My hon. Friend has championed this issue in Stoke-on-Trent Central ever since she got elected, recognising the importance of delivering for Stoke-on-Trent. Far too often, the Labour party did not deliver at all for Stoke-on-Trent, but we are seeing things change. It is not just about skills, but about driving up education standards right across the city, and that is what my hon. Friend and her colleagues who represent Stoke-on-Trent are doing, along with Councillor Abi Brown, who leads the city council. I look forward to working with my hon. Friend and other colleagues to deliver on this issue.
I thank the Secretary of State for his commitment to invest in further education in my constituency. Does he agree that, as we emerge from the pandemic, it has never been more important to invest in further education, particularly in some of the most disadvantaged communities across our country?
My hon. Friend has been an enormous champion of further education in his constituency, and he has done a fair bit of lobbying—in a very proper manner, it should be added—on behalf of Cornwall College. It is good to see that there will be investment in his constituency to deliver better prospects not just for his constituents, but for constituents right across Cornwall, making a true difference.
I will hold the Secretary of State to that.
When it comes to reshaping education, climate change should be an important part of the curriculum. At the Business, Energy and Industrial Strategy Committee, we heard from young activists from Teach the Future, who said that the Scottish Government have been willing to engage with them about the merits of including climate change in education. The Secretary of State has refused 18 requests to meet the organisation. Why is he so arrogant and out of touch that he will not even engage with the young?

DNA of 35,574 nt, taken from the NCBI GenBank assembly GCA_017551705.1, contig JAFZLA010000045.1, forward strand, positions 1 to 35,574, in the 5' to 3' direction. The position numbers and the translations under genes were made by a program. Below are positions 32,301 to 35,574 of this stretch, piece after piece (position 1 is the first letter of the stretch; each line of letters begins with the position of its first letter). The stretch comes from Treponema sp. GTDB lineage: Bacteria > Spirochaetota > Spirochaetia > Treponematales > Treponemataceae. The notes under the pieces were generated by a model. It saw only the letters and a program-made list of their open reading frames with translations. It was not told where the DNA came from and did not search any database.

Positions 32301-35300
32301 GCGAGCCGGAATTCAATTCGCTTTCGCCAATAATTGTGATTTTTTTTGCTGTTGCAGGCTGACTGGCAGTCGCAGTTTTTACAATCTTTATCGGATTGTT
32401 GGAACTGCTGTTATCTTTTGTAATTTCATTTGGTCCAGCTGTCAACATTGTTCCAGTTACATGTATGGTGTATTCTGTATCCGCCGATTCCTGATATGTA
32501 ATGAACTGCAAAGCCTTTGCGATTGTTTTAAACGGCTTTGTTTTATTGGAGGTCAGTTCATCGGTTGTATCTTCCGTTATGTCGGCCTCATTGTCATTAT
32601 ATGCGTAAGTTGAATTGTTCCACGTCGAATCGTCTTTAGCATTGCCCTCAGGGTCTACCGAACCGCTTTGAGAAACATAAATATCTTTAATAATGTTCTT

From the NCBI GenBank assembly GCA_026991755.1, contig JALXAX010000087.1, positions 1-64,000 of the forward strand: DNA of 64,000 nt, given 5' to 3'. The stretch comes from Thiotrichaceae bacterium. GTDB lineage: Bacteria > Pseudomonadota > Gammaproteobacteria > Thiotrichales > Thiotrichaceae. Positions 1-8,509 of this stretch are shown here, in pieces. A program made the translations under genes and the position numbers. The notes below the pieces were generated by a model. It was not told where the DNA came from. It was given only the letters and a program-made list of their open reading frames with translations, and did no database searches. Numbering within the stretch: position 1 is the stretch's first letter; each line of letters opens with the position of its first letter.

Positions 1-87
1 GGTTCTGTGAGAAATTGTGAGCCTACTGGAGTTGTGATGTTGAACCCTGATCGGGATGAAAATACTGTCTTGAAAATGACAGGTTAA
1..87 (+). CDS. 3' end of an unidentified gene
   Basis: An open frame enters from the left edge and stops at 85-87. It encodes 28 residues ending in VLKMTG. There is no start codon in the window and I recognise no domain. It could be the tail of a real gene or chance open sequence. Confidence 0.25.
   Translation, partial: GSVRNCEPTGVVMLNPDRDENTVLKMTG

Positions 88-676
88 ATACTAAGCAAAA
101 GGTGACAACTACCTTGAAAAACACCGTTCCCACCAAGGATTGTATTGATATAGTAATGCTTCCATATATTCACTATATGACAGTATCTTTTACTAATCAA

I perhaps exaggerated my enthusiasm to give way to the hon. Gentleman. We recognise how important it is that young people have a good understanding of climate change. That is why we are looking at bringing forward a natural history GCSE, which will be very important in both learning the subject and teaching it. The Government lead the world in this area: we are hosting COP26 in the amazing city of Glasgow, the Prime Minister is leading on this agenda at the G7 in Cornwall and we are setting the pace. We do not just talk about it, as the SNP does; we deliver on it.
The Prime Minister set out his vision for a skilled and resilient workforce when he announced the lifelong loan entitlement as part of the lifetime skills guarantee. That will transform opportunities for everyone, at any stage in their life, by providing people with a loan entitlement for the equivalent of four years of post-18 education to use over their lifetime.